A precision measurement of the
four-lepton invariant mass spectrum
Testing the predictions of the Standard Model
The standard model (SM) of particle physics is undoubtedly a triumph of modern science. To date, almost all collider measurements of particle production cross-sections, across fourteen orders of magnitude, have agreed with its predictions. The SM was completed in 2012 by the discovery of the Higgs boson. And so far, everything we’ve measured agrees with the predictions…
A summary plot of a decade of LHC measurements of particle production cross-sections at ATLAS. The plot spans fourteen orders of magnitude in cross-section, and a whole range of final states. No significant deviations from the SM’s predictions have been reported. That’s quite something.
But we know that the SM is not the end of the story of fundamental physics. For me, its main deficiencies are that it contains no viable Dark Matter (DM) candidate, despite clear cosmological evidence for its existence; it cannot account for neutrino oscillations; and it does not contain a mechanism to explain the large mass differences between its component particles (there so-called hierarchy problem).
Although we’ve been busy testing the SM, there is plenty of room for new physics to be hidden within the uncertainties of our measurements. For example, the best measurements we have of the Higgs boson only constrain it to decay to SM particles at least 90% or so of the time… that means it could still be decaying to new particles 10% of the time, and we would not have seen it!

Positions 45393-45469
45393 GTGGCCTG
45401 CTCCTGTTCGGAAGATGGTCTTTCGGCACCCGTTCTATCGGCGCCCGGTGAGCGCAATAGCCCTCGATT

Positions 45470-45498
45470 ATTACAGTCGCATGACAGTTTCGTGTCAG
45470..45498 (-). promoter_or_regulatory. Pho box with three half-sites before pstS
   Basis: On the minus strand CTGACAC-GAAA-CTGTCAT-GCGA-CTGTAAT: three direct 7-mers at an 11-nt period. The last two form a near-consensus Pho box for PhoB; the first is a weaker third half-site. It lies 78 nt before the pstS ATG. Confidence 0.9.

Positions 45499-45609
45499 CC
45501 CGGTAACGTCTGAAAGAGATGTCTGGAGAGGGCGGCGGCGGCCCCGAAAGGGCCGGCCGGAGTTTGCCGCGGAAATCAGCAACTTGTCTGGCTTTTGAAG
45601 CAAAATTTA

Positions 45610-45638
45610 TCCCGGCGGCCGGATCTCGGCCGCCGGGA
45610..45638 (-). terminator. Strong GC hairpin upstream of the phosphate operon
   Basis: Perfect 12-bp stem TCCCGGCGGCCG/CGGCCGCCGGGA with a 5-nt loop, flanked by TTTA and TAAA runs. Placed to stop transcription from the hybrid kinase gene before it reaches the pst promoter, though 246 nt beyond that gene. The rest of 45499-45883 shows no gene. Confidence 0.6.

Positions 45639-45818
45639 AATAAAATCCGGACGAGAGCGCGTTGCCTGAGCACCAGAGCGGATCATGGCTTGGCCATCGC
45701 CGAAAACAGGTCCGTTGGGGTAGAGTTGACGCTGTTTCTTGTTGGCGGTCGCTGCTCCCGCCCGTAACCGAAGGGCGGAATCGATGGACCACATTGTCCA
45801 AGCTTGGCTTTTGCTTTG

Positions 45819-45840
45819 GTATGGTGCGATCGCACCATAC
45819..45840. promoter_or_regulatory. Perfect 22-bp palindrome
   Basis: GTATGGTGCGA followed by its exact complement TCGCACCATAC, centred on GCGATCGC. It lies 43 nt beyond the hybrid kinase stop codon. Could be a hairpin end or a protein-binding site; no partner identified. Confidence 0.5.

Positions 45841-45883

Detector-corrected measurements for re-interpretation
When we measure something in particle physics (a rate of particle production or decay, for example), we have to do it through the prism of our detectors. Although our detectors are great, they are not perfect. They have finite resolution, and they have gaps through which particles can escape undetected.
To get around these effects, we’ve developed a technique called unfolding. This is just a fancy word to mean “correcting for detector effects”. In a nutshell, if we assume the response of the detector in our simulations to be well modelled, we can work backwards to apply the simulation-derived response in reverse to our data. So we can measure what was going on at the collision point, before the particles interacted with the detector…
This is important because detector simulations are expensive and slow. With unfolded measurements, we can test new predictions of the SM and it’s extensions directly against our data, without the need for this detector simulations step. These measurements can then be fed into the CONTUR re-interpretation software that I helped to create.
What’s in the pipeline ?
In addition to the Higgs boson measurements I made during my PhD, I have been involved in two innovative unfolded measurements on ATLAS. One of the four-lepton final state, and one in dilepton-dijet final states. I’m currently leading a team of a dozen researchers making a new and challenging measurements of the production of jets with missing energy (which could be due to neutrinos… or new physics).